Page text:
Some claim that governments can reduce poverty by raising welfare rates, but welfare is not the way to reduce poverty.
Our only real gains against poverty have come from getting more low-income adults working.
We need to raise employment rates, not welfare rates.
Work is good for people and good for society.
Employment is the most likely path out of poverty for most adults on welfare, but if we want to move more low-income citizens to prosper, welfare is part of the problem, not the solution.
Welfare competes with wages.
When welfare is attractive compared to working, fewer people will work and pay taxes to support more who aren’t working.
This is unsustainable for the economy and for government budgets.
We nearly reached this tipping point 20 years ago when about one in eight Canadians was on welfare.
This came about because of recession, labour market restructuring and an increase in single-parent families.
In response, governments restructured benefits to make work more attractive and beefed up employment services.
The result has been lower family welfare dependency, steadily declining poverty rates, and a modestly more inclusive society.
The welfare system itself, however, is still intact.
There are tens of thousands of adults on welfare who could work but do not.
Too many children still grow up in workless households and never develop a work ethic. This is the case even in areas of the country with strong labour demand.
The key weakness of the welfare system is it pays people not to work.
Over the long term, people tend to do what they are paid to do.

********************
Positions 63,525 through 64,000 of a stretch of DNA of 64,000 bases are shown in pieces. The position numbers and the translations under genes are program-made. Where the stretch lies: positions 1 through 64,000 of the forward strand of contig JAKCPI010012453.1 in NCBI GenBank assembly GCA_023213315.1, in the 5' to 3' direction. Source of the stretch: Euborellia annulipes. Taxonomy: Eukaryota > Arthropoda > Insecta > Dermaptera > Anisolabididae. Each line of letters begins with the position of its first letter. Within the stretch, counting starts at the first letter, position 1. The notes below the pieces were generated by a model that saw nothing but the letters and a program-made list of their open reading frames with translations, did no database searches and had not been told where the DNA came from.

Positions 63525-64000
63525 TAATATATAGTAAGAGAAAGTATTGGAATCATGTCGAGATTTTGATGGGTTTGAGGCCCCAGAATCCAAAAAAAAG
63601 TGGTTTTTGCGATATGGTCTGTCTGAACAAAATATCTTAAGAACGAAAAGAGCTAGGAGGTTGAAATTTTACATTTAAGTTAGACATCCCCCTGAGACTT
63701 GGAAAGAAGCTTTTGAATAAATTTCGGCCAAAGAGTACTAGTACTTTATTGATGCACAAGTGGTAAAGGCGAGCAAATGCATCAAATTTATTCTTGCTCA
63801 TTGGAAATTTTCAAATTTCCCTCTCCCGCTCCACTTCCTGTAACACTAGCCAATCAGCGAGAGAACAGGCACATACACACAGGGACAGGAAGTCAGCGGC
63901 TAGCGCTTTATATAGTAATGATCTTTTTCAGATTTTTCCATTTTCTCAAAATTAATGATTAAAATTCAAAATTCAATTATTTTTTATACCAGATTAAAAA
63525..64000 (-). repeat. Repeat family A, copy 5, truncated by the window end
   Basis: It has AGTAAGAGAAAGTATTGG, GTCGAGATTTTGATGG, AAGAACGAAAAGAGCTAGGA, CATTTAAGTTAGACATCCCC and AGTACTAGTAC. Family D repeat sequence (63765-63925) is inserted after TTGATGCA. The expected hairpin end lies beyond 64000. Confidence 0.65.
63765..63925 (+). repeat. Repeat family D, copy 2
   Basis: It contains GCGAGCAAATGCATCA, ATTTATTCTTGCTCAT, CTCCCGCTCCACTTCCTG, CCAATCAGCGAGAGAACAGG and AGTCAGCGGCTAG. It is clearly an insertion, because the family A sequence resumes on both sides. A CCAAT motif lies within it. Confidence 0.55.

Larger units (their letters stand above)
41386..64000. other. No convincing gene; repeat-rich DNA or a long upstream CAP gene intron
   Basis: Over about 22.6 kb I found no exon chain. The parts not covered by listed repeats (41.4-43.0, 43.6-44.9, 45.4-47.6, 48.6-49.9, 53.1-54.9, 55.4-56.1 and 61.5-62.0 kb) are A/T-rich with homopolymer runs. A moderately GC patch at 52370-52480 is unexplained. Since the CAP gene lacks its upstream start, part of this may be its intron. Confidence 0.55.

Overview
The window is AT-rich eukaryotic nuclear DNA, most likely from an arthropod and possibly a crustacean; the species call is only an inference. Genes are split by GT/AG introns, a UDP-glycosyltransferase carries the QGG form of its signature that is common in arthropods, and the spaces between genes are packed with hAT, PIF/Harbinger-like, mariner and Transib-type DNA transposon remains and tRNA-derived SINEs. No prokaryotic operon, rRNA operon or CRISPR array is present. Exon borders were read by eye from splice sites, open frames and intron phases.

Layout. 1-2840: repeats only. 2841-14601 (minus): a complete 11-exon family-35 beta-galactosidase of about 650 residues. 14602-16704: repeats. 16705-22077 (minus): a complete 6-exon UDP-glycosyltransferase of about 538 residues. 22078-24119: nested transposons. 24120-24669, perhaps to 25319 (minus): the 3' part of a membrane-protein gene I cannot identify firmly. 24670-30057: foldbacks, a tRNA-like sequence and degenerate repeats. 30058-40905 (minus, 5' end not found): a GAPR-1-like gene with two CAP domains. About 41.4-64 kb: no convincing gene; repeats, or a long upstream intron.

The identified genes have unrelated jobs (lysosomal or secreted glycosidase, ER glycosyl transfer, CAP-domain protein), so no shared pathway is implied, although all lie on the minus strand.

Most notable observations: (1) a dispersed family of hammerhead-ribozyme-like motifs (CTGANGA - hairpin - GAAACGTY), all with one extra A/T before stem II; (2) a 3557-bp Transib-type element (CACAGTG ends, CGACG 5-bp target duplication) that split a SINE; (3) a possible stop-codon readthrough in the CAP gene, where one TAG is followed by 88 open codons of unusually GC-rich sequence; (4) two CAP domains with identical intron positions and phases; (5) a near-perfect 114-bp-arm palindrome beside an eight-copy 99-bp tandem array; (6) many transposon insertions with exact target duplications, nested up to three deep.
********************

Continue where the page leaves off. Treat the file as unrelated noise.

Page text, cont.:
The availability of welfare has, over the years, helped create a class of citizens who are not only chronically workless, but are outside the boundaries of the labour force.
To change, we need to leave behind the notion that fighting poverty is only about giving money to the poor.
How people get their money is important. The best way for a person to get money is to earn it, and the best way to reduce poverty is for more low-income adults to work.
To achieve this, we will need more rigorous work expectations of people asking for welfare.
Governments should protect entry-level jobs in the economy because these are the jobs welfare recipients need most.
Welfare itself should be stripped to a basic subsistence benefit, with supplements and supports available from work-friendly programs.
Help for a low-income worker costs less than welfare for a non-worker, and produces better outcomes.
We will need better employment services that would pay long-term dividends. When voluntary dependency is gone, we can eliminate most of welfare’s complex, demeaning rules.
The welfare system was created with good intentions to fight deep poverty. Because it exists, there is virtually no involuntary destitution in Canada.
As a tool against poverty, however, it has failed.
Canada could be a country where effort and reward still count, but where every adult who contributes is part of a community of citizens.
Moving closer to that goal means leaving the welfare era behind, and moving on to a more modern and dynamic social policy.
Rick August is author of Taming Two Dragons: Poverty, Welfare and the
Future of Income Support.